Writer Bill McKibben, in an essay called “The Christian Paradox” thinks Americans in recent years have been doing just that. Our country, he says, is perhaps the most spiritually homogeneous wealthy nation on earth. Around 85% of us call ourselves Christian. This nation is saturated with Christian faith.
But, McKibben says, “Is it Christian?” Jesus was specific about what he had in mind for his followers—Blessed are the poor, he said, blessed are the peacemakers; love your enemy and pray for those who persecute you; if someone is in need and you have two cloaks, give one away; welcome strangers and outcasts; you’ll be judged in the end by whether you fed the hungry and clothed the naked.
And yet this most Christian of nations is among the least generous, most self-absorbed nations on earth. We rank second to last among developed countries in the amount of government foreign aid we give. In nearly every measure of caring for our poorest—childhood nutrition, infant mortality access to preschool—we come in nearly last among the rich nations and often by a wide margin.
Add to this the fact that we who largely affirm our faith in the Ten Commandments, which includes “You shall not kill,” are the most violent developed nation on earth, with a murder rate four or five times higher than our European peers, and a per capita prison population far beyond that of any Western nation. We’re the only Western democracy left that executes its citizens, mostly in the states where Christianity is theoretically strongest.
It’s not just that Americans are doing badly in all these areas, McKibben says, but we trail badly in the very categories to which Jesus paid particular attention.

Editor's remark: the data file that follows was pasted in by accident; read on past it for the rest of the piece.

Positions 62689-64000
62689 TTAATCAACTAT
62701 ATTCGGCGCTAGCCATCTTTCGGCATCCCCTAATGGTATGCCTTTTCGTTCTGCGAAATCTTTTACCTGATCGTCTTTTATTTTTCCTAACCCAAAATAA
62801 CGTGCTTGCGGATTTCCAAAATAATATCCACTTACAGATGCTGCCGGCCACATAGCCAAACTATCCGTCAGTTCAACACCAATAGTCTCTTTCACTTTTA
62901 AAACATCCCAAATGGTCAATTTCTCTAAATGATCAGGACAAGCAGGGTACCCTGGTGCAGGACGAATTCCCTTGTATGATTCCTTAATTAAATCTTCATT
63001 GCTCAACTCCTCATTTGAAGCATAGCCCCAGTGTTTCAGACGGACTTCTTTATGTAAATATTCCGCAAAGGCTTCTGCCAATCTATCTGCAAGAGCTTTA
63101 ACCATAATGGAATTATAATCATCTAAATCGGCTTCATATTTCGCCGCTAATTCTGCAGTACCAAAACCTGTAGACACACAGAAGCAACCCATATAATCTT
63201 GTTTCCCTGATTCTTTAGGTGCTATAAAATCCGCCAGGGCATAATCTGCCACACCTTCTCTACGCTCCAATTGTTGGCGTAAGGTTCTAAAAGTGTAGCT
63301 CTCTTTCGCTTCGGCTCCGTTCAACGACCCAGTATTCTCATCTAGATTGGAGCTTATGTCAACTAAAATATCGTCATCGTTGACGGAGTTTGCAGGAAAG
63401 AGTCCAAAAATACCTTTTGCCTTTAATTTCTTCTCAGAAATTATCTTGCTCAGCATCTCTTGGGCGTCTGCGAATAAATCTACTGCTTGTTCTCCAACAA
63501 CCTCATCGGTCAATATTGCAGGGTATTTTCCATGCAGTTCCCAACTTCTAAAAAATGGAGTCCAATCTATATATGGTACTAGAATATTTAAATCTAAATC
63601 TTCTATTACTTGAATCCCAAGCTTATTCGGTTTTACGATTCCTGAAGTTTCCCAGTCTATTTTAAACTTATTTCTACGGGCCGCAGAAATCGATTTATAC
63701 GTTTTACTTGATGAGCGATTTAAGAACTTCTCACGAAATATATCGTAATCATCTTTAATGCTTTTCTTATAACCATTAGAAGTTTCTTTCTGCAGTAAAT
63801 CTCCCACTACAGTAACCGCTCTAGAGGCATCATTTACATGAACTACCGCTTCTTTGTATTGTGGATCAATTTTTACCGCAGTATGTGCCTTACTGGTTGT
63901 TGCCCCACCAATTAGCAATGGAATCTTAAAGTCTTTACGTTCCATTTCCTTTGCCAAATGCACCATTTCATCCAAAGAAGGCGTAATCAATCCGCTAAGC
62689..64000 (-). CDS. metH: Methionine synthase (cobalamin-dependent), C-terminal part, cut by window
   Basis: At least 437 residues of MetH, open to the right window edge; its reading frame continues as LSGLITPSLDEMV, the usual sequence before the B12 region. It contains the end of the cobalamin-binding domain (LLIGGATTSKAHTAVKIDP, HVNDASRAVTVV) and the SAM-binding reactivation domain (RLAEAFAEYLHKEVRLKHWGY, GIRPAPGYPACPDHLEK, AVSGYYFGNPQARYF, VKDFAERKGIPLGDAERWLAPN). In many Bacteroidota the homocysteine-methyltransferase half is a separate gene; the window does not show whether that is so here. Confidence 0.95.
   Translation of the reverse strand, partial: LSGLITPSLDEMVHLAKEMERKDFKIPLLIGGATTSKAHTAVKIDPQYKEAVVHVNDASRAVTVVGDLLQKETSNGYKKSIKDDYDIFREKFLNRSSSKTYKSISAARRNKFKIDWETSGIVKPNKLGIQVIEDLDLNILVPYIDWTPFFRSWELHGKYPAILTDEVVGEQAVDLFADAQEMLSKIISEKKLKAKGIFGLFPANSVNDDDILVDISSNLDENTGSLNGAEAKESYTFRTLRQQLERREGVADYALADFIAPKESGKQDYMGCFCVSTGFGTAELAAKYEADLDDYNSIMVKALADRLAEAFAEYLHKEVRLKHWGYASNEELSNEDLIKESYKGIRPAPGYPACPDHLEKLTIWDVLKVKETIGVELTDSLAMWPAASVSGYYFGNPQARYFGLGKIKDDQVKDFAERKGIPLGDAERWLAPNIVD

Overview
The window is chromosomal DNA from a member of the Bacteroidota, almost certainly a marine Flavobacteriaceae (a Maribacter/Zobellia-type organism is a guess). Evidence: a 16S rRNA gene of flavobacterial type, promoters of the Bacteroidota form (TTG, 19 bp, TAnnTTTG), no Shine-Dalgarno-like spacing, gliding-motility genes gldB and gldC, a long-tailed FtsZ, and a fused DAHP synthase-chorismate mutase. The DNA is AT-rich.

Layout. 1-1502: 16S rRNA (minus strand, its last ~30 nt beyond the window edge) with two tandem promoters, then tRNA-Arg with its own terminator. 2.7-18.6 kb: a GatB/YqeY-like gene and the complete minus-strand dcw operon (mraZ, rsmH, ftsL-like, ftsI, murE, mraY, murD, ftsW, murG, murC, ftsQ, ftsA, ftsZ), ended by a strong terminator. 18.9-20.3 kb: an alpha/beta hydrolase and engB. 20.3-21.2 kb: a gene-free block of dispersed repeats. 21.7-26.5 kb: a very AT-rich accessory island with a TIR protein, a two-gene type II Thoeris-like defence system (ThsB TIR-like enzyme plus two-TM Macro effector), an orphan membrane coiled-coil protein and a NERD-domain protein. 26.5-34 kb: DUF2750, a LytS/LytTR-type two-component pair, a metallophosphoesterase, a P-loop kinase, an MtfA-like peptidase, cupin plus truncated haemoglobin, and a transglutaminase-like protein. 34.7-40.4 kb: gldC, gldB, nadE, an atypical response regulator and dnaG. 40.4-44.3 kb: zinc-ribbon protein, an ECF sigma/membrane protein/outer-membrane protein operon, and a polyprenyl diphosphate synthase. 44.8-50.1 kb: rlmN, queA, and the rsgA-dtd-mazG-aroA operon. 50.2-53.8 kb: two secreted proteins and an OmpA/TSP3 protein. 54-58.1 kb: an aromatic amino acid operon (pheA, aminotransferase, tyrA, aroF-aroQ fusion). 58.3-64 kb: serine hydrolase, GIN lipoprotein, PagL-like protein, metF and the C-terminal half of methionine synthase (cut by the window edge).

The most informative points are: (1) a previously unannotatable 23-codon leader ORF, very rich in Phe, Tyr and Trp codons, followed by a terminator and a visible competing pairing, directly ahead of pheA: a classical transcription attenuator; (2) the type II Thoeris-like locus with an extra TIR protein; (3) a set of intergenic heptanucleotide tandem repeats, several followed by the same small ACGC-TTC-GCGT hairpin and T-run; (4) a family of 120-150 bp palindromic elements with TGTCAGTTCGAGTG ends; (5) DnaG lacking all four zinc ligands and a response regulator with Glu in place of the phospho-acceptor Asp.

How can this be? Well it seems that our culture has turned Jesus into an expression of its own private, selfish individualism. Our public preachers preach personal salvation, individual growth, private success—whether it is through conservative family values or the liberal search for personal fulfillment. The Jesus we hear about is all about us.
All of this makes the second question, the real question Jesus is asking, all the more important. He turns his gaze to his disciples and says, “But you—who do you say that I am?” Not, what are people saying, or what’s your opinion? Jesus is asking, ‘Where are you with God, with me, with this life into which I’m trying to draw you?’
Did you notice that only one disciple, Simon Peter, had an answer for him? “You are the Messiah,” he says. “You are the Christ, the son of the living God,” he says in Matthew’s version. No one else says a word. They must have been looking down and chewing on their erasers. But Simon Peter blurts out far more than he can understand. Faith in Jesus Christ is like that. Often it goes beyond what we can fully grasp. In fact, before this morning’s reading is over, Jesus is exploding at Peter—saying “Get behind me, Satan!”—when it’s clear he doesn’t really understand his master at all.
To be a Christian is to follow Jesus, to be a disciple, to know him, to have a relationship with him. It isn’t first a matter of intellect or accepting a set of beliefs. In the Bible people are attracted to Jesus first, and then they start to follow. And along the way they come to love and trust him long before they work out exactly what they believe.
Following him is a deeply personal answer to a deeply personal question. “Who do you say that I am?” And since we’re talking this morning about a response that each of us can only make for ourselves, I think I owe you a sense of how I would answer the question myself.